Fort Point National Historic Site: Tips to Visit this Free Attraction

Jill on a windy day at the Golden Gate Bridge

by Jill Loeffler  •

Updated: February 18, 2024

Fort Point National Historic Site is a fun place to visit for those interested in the rich military history of San Francisco.

This historic gem is just underneath the southern end of the Golden Gate Bridge in the Presidio. It is one of several free SF attractions.

A visit to this old army building offers you the chance to learn more about its history with memorabilia and films.

During your visit, you also get the chance to learn more about this building's place in the history of San Francisco.

I have had the chance to visit many times. It's fun to walk around the courtyard and climb the stairs to the top for gorgeous views of the Golden Gate Bridge.

If you like history, this is one of the San Francisco tourist attractions you will really enjoy!

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History of the Fort Point National Historic Site

The location of the Fort Point National Historic Site under the Golden Gate Bridge.Fort Point is the brick building just underneath the Golden Gate Bridge

Fort Point was built in 1861 by the US Army. They built it as a way for the Army to protect the San Francisco Bay from unwanted visitors and anyone looking to attack.

This building was used as a fort only until 1900. As weapons became more powerful, the army thought its structure was too weak.

They feared it would be destroyed under any sort of major attack.

After this, the army mainly used this building as a barracks. Some people called this place home for many years.

Looking at the Golden Gate Bridge from Fort Point.

In the early 1930s, the building was almost destroyed. Engineers determined it needed to be demolished to make way for the Golden Gate Bridge.

After a review of the structure itself, it was deemed a high value historical site and should remain standing.

The Golden Gate Bridge engineers went back to their plans and figured out a way to build around it.

The architecture of the building is unique, which is why there was so much interest in preserving it over the years.

Finally, in the fall of 1970, it became a national historical site.

Fort Point Today

Today, the building stands tall under the monstrous Golden Gate Bridge.

The parking lot is a great place to see how the engineers worked the bridge around this amazing building.

The map of the Fort Point Historical site located at the entrance to the attraction.

Again, it's free to step in and look around. You enter through an archway that leads to the main courtyard. In the courtyard, you will find some old cannons that were installed when the fort was originally built.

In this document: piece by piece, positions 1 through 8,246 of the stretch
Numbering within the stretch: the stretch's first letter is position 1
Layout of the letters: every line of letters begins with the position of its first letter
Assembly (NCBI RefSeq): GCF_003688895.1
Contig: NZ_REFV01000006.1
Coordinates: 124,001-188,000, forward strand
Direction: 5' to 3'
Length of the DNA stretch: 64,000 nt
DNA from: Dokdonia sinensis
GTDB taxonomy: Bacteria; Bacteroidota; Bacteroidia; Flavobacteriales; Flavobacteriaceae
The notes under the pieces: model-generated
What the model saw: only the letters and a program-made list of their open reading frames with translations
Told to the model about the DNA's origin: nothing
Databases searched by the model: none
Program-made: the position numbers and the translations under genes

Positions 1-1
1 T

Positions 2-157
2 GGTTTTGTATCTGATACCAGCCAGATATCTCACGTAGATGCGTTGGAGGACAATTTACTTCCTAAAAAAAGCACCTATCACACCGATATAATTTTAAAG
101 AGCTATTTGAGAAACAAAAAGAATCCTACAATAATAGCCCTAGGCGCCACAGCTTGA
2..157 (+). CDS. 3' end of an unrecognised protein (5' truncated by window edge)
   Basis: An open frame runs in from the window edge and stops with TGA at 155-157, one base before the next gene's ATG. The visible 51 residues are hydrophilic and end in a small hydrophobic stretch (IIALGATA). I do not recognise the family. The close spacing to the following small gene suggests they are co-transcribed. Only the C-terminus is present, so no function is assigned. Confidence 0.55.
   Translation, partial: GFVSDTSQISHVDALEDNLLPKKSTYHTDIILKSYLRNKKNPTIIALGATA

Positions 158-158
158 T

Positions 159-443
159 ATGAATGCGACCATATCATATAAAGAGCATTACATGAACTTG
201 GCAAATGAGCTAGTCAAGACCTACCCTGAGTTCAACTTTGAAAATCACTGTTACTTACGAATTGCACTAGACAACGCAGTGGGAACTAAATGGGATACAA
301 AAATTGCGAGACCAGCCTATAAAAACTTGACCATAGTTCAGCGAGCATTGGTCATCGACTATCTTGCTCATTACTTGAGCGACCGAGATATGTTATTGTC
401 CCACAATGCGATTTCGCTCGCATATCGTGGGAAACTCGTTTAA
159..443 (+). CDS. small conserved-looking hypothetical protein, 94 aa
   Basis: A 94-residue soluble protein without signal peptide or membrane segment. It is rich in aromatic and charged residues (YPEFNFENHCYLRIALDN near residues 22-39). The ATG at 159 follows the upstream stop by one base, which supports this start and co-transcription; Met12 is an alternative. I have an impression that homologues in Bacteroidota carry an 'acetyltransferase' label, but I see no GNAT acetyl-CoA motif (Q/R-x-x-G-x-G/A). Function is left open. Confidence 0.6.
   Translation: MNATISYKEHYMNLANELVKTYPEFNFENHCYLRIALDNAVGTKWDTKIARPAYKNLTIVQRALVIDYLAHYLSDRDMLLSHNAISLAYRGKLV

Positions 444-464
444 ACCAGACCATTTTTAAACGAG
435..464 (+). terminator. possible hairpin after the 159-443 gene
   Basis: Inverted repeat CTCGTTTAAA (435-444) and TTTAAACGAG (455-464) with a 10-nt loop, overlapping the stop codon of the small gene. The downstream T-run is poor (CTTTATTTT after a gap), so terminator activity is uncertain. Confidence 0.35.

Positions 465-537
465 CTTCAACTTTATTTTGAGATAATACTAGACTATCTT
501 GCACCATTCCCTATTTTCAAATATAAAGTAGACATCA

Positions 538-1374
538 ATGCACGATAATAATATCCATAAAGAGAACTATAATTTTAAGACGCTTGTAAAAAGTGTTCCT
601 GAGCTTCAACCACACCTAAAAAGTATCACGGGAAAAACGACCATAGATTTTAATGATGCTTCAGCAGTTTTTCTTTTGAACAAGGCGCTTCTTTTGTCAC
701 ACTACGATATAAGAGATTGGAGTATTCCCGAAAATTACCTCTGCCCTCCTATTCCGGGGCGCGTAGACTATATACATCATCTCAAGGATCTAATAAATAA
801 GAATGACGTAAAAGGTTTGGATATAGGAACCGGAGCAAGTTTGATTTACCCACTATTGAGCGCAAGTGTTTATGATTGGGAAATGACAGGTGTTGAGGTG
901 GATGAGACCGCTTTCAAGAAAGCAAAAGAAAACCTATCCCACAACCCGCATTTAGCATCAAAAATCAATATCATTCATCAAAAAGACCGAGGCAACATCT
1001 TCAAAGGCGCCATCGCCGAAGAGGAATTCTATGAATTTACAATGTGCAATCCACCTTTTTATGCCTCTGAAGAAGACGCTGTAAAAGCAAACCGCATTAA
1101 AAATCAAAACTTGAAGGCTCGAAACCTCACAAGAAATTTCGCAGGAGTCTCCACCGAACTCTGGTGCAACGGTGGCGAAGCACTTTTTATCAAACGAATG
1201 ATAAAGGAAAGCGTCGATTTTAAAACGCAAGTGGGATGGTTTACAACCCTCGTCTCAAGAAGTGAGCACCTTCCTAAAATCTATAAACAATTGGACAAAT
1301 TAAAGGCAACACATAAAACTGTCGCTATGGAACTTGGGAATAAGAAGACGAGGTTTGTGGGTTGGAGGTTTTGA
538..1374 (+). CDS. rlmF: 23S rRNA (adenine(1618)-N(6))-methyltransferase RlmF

You are welcome to wander around the Fort Point National Historic Site on your own. Free guided tours are also available. They start near the entrance of the building.

The fort is about four stories high with a great open area on the top floor. You can walk in and out of the rooms on all of the floors. Many have historical items that were used at the fort by the military while it was open.

The top floor is also a great place to get amazing photos of a variety of San Francisco attractions. Since the fort is right under the Golden Gate Bridge, you can get great close-up photos of the bridge from below.

You can also see Alcatraz Island, downtown San Francisco, and more from the top floor of the building.

Before you leave, make sure to step in and watch the free historical movie about the fort. It's a short, 20 or so minute film that gives you detailed information on this amazing structure.

There is a second video in the same room that gives a historical account of the construction of the Golden Gate Bridge. Each of the movies plays a couple of times a day.

The schedule for the films is in the arch when you first enter, so you can plan your trip around the different activities at the fort that day.

This is a great, free attraction to add to your itinerary when other popular sites are a little more crowded. You should also visit at a time when it's not too rainy.

The interior is an open courtyard, so your visit is mostly outside. If it is rainy, then make sure you to bring your rain gear inside for your visit.

When is Fort Point National Historical Site Open?

The Fort Point National Historic Site is open five days a week, from 10 am to 5 pm. From fall to spring, they may only open from Thursday to Monday. This varies year to year so confirm your dates on their website.